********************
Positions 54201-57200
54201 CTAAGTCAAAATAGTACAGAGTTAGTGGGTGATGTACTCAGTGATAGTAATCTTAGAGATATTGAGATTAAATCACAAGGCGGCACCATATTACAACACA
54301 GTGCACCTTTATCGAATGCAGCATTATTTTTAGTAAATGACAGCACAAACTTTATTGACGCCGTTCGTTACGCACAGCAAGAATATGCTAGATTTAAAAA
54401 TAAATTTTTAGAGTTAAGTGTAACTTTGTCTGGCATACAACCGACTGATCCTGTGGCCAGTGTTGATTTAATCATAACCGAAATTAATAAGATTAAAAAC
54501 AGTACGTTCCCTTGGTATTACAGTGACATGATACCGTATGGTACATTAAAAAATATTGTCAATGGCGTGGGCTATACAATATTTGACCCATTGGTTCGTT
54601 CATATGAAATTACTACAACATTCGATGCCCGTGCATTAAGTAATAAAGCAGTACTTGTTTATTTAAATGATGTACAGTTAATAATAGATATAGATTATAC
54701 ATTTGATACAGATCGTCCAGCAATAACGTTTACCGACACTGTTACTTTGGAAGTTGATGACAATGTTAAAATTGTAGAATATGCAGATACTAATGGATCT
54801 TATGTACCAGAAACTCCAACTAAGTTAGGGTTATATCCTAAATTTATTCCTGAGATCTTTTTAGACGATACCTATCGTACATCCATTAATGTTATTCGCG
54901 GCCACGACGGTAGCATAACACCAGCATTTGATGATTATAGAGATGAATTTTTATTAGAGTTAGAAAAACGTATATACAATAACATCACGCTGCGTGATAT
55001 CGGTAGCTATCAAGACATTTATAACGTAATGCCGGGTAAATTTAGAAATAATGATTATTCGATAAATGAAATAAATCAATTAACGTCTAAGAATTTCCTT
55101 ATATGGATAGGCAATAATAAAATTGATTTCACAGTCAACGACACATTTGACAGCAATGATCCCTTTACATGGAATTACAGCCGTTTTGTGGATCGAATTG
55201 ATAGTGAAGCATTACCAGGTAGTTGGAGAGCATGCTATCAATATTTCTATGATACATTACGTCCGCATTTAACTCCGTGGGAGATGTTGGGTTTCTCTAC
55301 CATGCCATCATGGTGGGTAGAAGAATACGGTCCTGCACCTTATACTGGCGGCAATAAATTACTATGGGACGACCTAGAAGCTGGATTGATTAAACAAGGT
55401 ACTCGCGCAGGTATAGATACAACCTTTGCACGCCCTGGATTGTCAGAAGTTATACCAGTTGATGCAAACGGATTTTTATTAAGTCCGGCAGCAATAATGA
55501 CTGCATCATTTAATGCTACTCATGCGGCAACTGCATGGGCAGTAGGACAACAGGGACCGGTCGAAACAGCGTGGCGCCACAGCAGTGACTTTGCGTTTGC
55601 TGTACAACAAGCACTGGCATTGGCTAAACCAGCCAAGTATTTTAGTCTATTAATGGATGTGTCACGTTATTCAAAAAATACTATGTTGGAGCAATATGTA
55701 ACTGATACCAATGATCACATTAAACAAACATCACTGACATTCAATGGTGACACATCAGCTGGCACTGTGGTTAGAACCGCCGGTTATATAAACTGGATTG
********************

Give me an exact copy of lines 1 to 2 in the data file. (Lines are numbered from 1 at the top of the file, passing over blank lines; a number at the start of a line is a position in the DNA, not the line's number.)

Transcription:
Positions 54201-57200
54201 CTAAGTCAAAATAGTACAGAGTTAGTGGGTGATGTACTCAGTGATAGTAATCTTAGAGATATTGAGATTAAATCACAAGGCGGCACCATATTACAACACA